Medical Malpractice in Maryland

Medical Malpractice varies from state to state, and Maryland has some interesting differences in medical malpractice that are not found in the majority of other states. In this blog, we are going to go over some of these differences, notably the statute of limitations, notices and arbitration, medical expert requirements, and damages in Maryland.

Medical Malpractice in Maryland has a straightforward statute of limitations. These claims must be made within five years of the incident, or three years from the time the injury was discovered, whichever event occurred earlier. If the person died, then the wrongful death suit must be brought within three years of the death. Minors are not subject to the statute of limitations until they are eleven years old, or if the injury is in the reproductive system or with a foreign object, the age is sixteen years old.

A Maryland plaintiff must also file a certificate of merit from a qualified medical expert. The certificate must state specific injury, what the doctor should have done to meet the standard of care, the alleged breach of the standard care, and that the doctor’s lack of standard care caused the injury. Years ago, all Maryland medical malpractice cases were subject to mandatory pre-suit arbitration, which means you needed to go to arbitration before court. Now, if one party does not want to go to arbitration, then it will go directly to the suit.

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As for the medical experts, they are defined as a licensed professional or certified professional under the laws of another jurisdiction. They must be knowledgeable in the accepted standard of care which is in the same discipline as the licensed professional who the suit was filed. These experts cannot be related in any way, personally, in business, or financially involved with the corporations involved with the claim.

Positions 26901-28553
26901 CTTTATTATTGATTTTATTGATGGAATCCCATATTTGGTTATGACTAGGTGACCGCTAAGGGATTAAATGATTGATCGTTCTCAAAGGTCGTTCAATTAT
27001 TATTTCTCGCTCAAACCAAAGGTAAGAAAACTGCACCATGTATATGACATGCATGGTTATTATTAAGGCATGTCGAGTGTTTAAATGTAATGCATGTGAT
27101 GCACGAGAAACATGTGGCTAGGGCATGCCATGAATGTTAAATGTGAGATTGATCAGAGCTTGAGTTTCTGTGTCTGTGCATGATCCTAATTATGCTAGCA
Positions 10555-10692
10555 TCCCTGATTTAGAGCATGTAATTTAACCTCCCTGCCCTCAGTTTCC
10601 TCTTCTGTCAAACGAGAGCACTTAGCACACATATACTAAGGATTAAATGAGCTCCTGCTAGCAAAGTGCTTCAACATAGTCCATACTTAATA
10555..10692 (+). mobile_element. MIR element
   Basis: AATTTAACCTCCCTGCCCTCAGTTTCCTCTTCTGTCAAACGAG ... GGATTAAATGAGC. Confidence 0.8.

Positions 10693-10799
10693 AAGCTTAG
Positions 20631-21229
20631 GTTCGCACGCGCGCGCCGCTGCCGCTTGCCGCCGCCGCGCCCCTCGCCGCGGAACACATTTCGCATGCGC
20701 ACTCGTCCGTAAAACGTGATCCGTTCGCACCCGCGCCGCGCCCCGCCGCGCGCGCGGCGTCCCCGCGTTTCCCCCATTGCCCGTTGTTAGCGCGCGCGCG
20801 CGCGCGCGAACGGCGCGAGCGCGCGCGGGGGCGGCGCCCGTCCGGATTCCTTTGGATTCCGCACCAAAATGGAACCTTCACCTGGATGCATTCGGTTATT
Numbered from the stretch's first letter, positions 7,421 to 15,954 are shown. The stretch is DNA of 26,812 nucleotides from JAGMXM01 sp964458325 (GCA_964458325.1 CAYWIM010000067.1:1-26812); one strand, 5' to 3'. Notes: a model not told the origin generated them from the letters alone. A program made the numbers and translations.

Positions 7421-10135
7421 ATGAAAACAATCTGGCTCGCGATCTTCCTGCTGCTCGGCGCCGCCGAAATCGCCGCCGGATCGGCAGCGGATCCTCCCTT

Maryland is one of the few number of states that still uses contributory negligence, which is known as controversial to many states. This is when a plaintiff is prevented from recovering damages if a judge or jury finds the plaintiff is responsible for any portion of his or her injuries. The reason this is so controversial is because a doctor could be responsible for 95% of the injury and the plaintiff is only responsible for 5% of it, then they will not be able to collect on any judgement. Lastly, the damages from medical malpractice are capped in Maryland, the non-economic damage cap is $770,000. And increases every year by $15,000.

Have you or anyone you know been a victim of medical malpractice? If so, contact the Law Offices of Nicholas J. Del Pizzo today to help you recover the damages from a medical malpractice.

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